Trump Could Fire The Special Counsel investigating Him (And This Is What We Should Do About It)

Flickr / Gage Skidmore

When Robert Mueller was appointed as Special Counsel to investigate the Trump campaign’s ties to Russia, his appointment was met with praise on both sides of the aisle. We’re talking about a former FBI director who served for 12 years and led this country through the 9/11 investigation. Social media, newspapers and televised media were all asking the same question: was this the man who could bring the much needed autonomy and integrity to this investigation? However, looking deeper into it, it may have been premature jubilation.

This investigation isn’t as “independent” and may not be as “impartial” as the Trump DOJ would have us believe. I do believe that Rod Rosenstein acted with the best intentions when he appointed a special counsel to head the investigation; however, he’s an expert lawyer, and he knows that Trump could fire him and Mueller at a moment’s notice.

In order for this investigation to proceed independently and unhindered, we would need a special prosecutor who could bring criminal charges (if need be), AND a political body not bound to the executive branch. Therefore, we need Congress to reauthorize the independent counsel statute which expired in 1999. The independent counsel statute guarantees an independent prosecutor distinct from the Attorney General or the DOJ, who reports to Congress and cannot be fired by the President or AG.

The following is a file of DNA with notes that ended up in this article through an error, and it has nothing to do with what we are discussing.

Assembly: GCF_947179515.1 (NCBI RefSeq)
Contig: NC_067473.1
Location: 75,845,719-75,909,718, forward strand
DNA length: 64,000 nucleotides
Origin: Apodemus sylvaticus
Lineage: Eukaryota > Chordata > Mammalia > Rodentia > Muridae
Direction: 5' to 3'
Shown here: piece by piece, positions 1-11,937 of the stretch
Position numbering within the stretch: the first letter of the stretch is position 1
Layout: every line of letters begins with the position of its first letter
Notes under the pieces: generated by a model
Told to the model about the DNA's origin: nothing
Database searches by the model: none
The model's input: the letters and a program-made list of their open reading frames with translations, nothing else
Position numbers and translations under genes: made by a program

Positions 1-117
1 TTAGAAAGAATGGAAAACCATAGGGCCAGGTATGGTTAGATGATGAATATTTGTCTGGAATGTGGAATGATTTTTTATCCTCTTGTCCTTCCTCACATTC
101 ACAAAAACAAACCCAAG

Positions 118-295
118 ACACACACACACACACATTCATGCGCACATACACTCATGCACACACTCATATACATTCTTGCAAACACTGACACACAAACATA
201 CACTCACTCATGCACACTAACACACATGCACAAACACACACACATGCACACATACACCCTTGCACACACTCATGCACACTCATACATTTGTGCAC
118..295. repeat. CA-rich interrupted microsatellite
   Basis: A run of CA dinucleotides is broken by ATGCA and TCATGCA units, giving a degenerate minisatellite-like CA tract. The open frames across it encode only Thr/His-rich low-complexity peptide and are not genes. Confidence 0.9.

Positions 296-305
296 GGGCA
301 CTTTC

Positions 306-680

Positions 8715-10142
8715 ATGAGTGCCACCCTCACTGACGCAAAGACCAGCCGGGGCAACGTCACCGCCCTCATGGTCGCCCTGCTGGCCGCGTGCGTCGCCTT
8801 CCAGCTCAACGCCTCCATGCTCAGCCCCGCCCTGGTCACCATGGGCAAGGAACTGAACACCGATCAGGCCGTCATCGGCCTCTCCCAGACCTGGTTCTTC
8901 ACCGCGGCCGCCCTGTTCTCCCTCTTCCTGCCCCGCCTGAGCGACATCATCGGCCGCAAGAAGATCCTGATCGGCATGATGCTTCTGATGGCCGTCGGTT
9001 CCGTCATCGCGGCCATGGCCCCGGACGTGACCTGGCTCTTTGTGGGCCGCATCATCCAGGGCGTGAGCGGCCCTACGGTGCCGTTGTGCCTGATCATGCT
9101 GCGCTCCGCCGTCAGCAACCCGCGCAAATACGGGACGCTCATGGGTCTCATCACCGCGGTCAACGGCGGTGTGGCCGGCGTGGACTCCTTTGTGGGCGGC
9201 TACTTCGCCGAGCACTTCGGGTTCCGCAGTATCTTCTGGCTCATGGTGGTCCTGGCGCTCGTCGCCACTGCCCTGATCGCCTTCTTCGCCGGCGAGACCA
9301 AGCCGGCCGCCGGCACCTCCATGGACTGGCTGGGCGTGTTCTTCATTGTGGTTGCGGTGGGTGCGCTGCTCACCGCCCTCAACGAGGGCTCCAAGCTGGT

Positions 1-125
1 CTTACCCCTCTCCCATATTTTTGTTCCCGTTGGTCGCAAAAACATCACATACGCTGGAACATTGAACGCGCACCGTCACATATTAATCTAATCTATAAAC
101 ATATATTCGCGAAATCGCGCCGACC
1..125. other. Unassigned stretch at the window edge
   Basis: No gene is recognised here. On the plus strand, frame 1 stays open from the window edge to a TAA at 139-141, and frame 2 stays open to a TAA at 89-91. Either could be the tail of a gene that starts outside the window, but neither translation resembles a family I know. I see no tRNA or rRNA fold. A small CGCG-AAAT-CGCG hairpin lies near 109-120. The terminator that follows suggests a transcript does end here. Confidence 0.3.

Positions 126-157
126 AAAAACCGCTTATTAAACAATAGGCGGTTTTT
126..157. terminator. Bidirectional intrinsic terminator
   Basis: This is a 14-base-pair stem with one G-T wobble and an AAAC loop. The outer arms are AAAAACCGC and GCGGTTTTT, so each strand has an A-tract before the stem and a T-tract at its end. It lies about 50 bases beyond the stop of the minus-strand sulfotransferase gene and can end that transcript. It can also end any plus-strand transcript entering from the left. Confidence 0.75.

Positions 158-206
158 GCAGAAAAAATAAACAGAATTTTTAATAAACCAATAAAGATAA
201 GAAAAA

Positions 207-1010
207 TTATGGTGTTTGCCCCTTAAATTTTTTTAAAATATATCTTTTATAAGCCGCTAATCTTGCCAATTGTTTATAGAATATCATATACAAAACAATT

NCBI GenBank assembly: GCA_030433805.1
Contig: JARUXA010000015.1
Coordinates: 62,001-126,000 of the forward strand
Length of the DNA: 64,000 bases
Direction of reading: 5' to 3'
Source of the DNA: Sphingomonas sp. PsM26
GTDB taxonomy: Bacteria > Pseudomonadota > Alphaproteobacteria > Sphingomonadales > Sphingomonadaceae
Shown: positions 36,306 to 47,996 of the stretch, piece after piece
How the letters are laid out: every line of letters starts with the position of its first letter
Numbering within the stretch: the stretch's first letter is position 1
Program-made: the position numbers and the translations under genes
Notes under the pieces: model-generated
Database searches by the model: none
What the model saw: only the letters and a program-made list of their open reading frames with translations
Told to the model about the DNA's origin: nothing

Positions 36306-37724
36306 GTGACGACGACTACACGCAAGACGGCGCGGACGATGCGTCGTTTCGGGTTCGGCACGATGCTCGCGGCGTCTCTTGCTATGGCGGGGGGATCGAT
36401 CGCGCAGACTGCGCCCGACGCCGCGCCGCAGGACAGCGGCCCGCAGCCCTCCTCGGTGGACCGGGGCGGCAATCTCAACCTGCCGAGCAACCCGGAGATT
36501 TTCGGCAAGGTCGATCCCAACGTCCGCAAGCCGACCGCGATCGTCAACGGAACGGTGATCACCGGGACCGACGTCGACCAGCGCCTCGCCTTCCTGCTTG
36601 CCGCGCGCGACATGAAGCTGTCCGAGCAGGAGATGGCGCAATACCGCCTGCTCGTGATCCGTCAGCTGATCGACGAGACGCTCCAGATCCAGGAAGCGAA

This statute came about in the aftermath of the Watergate scandal in which President Nixon ordered his DOJ to fire the special prosecutor tasked with obtaining the White House tapes from him. It was only after the events of the “Saturday Night Massacre” that Congress realized there needed to be an independent authority tasked with investigations such as these. Not only was this statute passed in 1978, but it was also upheld constitutionally in a 7-1 Supreme Court decision in Morrison v. Olson.

I’m sure you’re wondering why the statute was allowed to expire in the first place. Simply put, the statute worked too well sometimes. Republicans started to get upset during the Iran-Contra investigation, which resulted in 7 guilty pleas, and Democrats certainly weren’t fond of the investigation into President Clinton’s extramarital affair. Politics got in the way of impartial investigations.

However, times are different now. We live in a dangerous, uncertain time where the President of the United States and his White House staff are under investigation for collusion with the Russian government to undermine a U.S. presidential election. It’s time to put politics aside and realize that this isn’t simply a major threat to a singular party, but rather to the very fabric of our nation bound by free and open elections. Thought Catalog Logo Mark

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